On the eighteenth fairway, darkness was settling in.  If I had been golfing, I wouldn’t have been able to follow the flight of the ball.  I looked to the tiny clubhouse as I finished the journey … all dark.  Golfers and staff members had gone home.  I was already there.

Have I Left Tarandowah Behind?

1.  I moved to Belmont three years ago because I wanted to be closer to the Tarandowah Golfers Club.

2.  I haven’t played a round of golf in two years.

Put those two statements together and the answer to the question would appear to be yes.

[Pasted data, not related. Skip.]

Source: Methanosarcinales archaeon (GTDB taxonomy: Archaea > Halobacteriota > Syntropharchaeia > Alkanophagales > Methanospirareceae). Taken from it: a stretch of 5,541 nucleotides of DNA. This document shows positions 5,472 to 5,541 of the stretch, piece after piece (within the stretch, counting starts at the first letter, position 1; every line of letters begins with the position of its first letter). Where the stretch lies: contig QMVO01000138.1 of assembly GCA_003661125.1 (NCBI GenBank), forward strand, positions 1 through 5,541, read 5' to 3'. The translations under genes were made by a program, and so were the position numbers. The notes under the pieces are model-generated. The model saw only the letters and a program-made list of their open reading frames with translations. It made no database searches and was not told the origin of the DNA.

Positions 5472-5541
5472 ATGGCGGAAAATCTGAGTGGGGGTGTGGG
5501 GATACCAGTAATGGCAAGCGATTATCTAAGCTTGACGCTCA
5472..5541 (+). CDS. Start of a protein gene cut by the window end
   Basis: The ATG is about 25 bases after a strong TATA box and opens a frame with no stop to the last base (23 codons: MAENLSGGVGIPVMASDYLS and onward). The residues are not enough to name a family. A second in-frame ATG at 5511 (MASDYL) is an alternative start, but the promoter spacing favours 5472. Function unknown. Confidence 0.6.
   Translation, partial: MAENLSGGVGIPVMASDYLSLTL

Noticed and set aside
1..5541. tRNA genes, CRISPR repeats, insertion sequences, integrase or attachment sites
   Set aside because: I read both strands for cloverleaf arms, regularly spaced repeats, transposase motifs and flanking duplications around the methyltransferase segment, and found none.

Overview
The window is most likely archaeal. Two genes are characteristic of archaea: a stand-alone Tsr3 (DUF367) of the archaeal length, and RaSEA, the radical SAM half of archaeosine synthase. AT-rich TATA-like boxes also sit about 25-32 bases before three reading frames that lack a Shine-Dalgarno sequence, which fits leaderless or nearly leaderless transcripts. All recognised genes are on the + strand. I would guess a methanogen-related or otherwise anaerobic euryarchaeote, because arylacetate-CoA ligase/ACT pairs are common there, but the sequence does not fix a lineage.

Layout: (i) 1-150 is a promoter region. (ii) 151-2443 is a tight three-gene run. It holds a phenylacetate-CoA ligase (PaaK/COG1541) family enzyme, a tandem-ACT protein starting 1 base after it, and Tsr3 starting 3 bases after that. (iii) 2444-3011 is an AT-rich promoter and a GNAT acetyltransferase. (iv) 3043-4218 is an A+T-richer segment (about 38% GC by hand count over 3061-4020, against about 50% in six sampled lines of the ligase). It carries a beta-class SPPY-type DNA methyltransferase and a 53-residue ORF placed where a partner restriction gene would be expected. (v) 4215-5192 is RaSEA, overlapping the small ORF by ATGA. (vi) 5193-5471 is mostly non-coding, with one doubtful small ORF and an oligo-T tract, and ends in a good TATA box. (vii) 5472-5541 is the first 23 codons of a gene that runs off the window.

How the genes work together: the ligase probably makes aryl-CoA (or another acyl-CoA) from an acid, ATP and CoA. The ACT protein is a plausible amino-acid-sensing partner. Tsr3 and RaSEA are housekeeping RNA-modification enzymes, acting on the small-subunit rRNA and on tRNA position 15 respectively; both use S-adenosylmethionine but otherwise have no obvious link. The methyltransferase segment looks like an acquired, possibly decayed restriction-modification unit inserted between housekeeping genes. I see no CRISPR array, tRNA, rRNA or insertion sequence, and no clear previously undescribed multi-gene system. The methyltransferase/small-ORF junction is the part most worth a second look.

Tarandowah is a links-style course that was created from Ontario farmland.  The British Isles are home to many courses carved from “links” land – tracts of wild grasses and sand dunes that separate farmland from the sea.  No ocean resides anywhere near Tarandowah but there are magnificent mounds of fescue grass gracing the rough, along with rolling fairways and over a hundred pot bunkers.  You see very few trees, similar to famous courses such as St. Andrews in Scotland.

I’ve long considered Tarandowah to be a home for me.  A place to walk and feel the land far more than a place to hit a little white ball, obsess over the details of my swing, and judge my self-worth by the number on the scorecard.

I’ve talked to members of the beauty I see, and very few folks seem interested.  “Aren’t the mounds behind the eighth green amazing?”  And then there’s the sublime island of fescue in the the middle of the sixth fairway.  Plus the long dogleg sweep of the par five dogleg left fourteenth.